Rob Houwing, Sport24 chief writer
Cape Town – Right, hands up all those who tipped the much-maligned Kings to outscore the hitherto Super Rugby pace-setting Brumbies by four tries to two and bank a richly-deserved 28-28 draw in their own Canberra backyard?
A sea of boastful, wiggling fingers is unlikely.
I know my own hands stay, deeply humiliated, in my pockets ... I had predicted a near 30-point outcome in favour of Jake White
’s charges, figuring that the team from Port Elizabeth might subconsciously ease off the pedal mentally and instead throw everything at the limited Rebels in their final tour match next Saturday (Melbourne, 11:40 SA time).
The Kings certainly looked headed for a pasting on Friday as the first quarter proved their most bumbling of the match: they leaked two tries, made a plethora of silly errors and unsurprisingly found themselves 13-0 down after 17 minutes.
Some South African viewers, whether outright Kings supporters or just casual sympathisers, might have been tempted to turn their televisions off there and then and head to the shops, cinema or early-weekend driving range.
Whether complacency seeped into the home team’s mindset at a rate of knots, only they will know ... but what cannot be denied is that the marvellously unyielding, increasingly competent underdogs only warmed more and more to the task in front of them despite never managing much more than a third of possession.
Why, had loosehead prop Schalk Ferreira – just another full-blooded Kings character among plenty on the night – not been sin-binned between the key 67th and 77th minutes, the game might even have swung more sensationally in their favour.
As it turned out, they were moral victors anyway, earning three log points to their fancied opponents’ two and shifting up to 12th on the overall table ahead of the Force, Rebels (those two meet on Saturday) and hapless, winless Highlanders.
They say a stalemate is like kissing your sister, but you can bet that would not have been the prevailing emotion in the Kings’ after-match dressing room, following a bullocking Cornell du Preez’s game-levelling converted try more than two minutes after the siren.
For even though there was no winner in scoreboard terms, the Kings’ performance warrants placement in the Super Rugby hall of fame.
Think about it: controversially-installed tournament rookies, their early-season task only made more hazardous by undergoing their Australasian trip so soon, and up against one of the best-performing and twice before tourney-winning outfits ... if they’d lost by 15 points they might have had a case for still claiming further, gradual “progress”.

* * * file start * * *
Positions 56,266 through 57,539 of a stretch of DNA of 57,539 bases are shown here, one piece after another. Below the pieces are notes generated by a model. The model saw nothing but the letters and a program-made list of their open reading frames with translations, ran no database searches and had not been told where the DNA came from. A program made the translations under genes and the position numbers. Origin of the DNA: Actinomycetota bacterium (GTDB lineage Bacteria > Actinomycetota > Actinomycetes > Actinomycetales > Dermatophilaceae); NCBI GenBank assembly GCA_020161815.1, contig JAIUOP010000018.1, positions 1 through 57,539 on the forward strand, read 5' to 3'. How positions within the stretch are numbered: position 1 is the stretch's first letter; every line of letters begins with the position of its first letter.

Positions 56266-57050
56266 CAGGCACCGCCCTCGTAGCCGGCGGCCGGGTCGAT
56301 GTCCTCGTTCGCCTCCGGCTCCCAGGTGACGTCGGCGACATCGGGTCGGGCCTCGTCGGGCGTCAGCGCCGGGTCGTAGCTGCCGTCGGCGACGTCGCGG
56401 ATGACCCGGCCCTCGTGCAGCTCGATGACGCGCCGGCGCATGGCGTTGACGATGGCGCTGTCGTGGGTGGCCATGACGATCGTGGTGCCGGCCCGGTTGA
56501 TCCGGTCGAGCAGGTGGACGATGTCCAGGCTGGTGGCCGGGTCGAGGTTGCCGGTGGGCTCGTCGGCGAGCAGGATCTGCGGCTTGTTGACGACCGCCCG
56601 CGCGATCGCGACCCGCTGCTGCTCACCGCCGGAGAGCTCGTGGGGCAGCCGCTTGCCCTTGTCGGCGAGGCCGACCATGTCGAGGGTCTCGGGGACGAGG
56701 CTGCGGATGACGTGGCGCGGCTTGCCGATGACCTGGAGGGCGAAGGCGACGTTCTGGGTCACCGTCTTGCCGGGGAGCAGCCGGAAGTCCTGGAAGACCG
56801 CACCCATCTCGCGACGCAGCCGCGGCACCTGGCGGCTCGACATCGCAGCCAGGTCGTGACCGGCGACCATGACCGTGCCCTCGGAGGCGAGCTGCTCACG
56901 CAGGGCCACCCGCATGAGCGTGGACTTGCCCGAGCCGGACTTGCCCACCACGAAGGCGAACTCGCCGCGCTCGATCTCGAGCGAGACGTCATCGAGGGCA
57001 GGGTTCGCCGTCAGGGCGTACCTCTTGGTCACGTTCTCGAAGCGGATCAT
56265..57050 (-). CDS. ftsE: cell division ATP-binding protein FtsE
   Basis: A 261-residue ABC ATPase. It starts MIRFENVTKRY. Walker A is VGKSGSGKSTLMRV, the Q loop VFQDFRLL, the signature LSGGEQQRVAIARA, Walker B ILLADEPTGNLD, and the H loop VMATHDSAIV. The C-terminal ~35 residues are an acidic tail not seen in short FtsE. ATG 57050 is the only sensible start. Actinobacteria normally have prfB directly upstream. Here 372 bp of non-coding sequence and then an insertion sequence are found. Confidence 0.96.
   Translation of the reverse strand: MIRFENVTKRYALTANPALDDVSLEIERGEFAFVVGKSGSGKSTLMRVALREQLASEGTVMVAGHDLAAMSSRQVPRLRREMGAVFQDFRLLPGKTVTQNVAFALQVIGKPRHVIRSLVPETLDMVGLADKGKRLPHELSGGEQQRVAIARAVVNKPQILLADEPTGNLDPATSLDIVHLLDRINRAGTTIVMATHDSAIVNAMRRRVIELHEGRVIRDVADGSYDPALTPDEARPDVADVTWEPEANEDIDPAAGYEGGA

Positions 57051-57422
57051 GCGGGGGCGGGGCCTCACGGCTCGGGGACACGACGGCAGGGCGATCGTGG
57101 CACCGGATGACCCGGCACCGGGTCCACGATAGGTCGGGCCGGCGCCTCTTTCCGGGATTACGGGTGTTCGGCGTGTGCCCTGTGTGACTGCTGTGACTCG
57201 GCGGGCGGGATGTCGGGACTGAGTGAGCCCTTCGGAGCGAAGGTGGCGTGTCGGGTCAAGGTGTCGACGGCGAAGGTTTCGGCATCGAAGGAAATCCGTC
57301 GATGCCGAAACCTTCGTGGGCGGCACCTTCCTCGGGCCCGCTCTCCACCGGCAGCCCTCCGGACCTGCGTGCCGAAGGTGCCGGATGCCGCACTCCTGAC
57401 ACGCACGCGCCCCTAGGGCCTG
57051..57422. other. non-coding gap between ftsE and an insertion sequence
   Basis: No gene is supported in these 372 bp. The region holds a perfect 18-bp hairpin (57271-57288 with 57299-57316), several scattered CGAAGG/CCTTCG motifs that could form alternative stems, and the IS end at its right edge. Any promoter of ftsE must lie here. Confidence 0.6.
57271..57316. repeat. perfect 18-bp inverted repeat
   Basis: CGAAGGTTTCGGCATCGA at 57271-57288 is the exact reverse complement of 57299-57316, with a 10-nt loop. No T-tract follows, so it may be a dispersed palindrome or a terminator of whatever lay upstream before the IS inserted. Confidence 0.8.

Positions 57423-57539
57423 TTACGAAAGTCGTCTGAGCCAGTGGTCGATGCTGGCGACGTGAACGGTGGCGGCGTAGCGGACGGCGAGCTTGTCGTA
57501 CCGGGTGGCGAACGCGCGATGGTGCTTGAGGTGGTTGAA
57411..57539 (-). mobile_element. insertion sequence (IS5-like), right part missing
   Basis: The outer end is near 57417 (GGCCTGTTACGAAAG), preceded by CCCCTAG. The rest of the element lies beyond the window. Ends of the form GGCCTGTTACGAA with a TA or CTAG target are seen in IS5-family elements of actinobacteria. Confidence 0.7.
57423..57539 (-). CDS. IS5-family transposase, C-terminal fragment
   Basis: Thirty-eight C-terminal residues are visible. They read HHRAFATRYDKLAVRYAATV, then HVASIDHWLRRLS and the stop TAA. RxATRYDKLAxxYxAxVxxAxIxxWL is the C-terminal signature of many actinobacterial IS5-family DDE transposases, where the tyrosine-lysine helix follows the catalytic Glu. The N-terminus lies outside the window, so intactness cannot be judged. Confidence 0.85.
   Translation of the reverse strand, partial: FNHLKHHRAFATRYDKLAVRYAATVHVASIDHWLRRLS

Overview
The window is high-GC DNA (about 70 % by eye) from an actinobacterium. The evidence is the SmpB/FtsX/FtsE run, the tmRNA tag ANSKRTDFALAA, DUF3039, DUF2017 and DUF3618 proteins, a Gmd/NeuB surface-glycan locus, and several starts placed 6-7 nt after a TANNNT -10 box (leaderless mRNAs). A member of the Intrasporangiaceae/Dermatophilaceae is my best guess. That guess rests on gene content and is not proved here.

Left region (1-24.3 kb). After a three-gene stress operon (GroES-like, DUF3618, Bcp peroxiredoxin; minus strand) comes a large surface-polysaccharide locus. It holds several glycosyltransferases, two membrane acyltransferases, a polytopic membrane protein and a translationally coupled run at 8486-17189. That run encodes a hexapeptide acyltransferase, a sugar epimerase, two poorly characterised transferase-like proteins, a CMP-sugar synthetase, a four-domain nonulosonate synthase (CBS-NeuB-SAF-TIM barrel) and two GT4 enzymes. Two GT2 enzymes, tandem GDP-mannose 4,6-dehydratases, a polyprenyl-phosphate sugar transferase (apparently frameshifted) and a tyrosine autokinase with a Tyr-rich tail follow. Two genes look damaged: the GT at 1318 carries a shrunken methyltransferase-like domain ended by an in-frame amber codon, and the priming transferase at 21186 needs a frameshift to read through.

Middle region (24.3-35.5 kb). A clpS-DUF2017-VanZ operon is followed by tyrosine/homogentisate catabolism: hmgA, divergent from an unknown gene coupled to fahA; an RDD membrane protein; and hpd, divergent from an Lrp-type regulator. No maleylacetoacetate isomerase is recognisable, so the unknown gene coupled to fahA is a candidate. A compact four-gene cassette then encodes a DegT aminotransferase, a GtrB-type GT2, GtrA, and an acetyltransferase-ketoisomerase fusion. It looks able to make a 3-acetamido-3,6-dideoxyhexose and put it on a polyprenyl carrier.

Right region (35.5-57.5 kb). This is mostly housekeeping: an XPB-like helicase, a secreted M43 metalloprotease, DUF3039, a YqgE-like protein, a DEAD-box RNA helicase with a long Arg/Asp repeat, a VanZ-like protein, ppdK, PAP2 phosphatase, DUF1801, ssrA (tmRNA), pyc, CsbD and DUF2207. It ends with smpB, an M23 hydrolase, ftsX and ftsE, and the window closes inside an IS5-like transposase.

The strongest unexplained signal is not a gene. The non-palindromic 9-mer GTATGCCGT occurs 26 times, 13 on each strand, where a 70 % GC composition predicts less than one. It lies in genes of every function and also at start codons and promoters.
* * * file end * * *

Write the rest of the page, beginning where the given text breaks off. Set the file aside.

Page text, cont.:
So this result was a genuinely momentous one, and expect the biggest shudder of all to have been felt in the vast South African metropolis of Johannesburg, where the sidelined Lions may now realise that their winning a (still likely) promotion/relegation playoff series against the growing Kings is going to be anything but a fait accompli in a few months.
Mind you, if the Kings reproduce the sort of muscularity and hunger evidenced against the Brumbies and thus possibly knock over the Rebels before getting on the plane for nine further matches on South African soil – five at Nelson Mandela Bay Stadium -- they may even start to believe that not ending bottom-sawyers in the domestic conference is a viable scenario.
Also to consider is that provided the Eastern Cape franchise keep winning the occasional game and not being truly thumped in others during the 2013 programme, their banishment may be short-lived even if they do end up losing their current status by mid-winter: there will be an infinitely stronger case by then for trying to find a way of accommodating them more permanently as soon as a window for fresh tampering with the Super Rugby format occurs.
“Expansion”, after all, seems to be a consistently favoured word in the corridors of SANZAR.
Comparisons can be odious, but it is a stark fact all the same that the Kings have earned a significantly better outcome against the Brumbies away than the Sharks managed at home, when they crashed 10-29, whilst their draw also eclipsed the Bulls’ 23-20 reverse at the very Canberra Stadium only a week earlier.
Let’s also not get too ahead of ourselves: the Kings remain a country mile short of world-beaters and still have some ropey areas like a misfiring lineout and occasional, costly technical naivety at the breakdown.
But they also showed enough scrummaging zeal and solidity against the Brumbies to give a team like the Bulls some set-piece anxiety (those two meet in a PE-hosted derby in a fortnight) whilst the rugged physicality of such loose forward customers as Wimpie van der Walt, Jacques Engelbrecht
and Du Preez may be a handy match when, for instance, they go head to head with Stormers staples like Siya Kolisi
, Duane Vermeulen
and Rynhardt Elstadt much deeper into the roster.
You also don’t just buy the collective character the Kings clearly possess at the corner store.
As Ben Mowen, the gracious Brumbies captain said afterwards: “We always knew they play for each other and this result shows that.”
Remaining Kings fixtures:
April 13: Rebels (a); April 20: Bulls (h); April 27: Cheetahs (a); May 4: Waratahs (h); May 11: Highlanders (h); May 25: Cheetahs (h); June 1: Stormers (a); June 29: Bulls (a); July 6: Stormers (h); July 13: Sharks (a).*Follow our chief writer on Twitter: @RobHouwing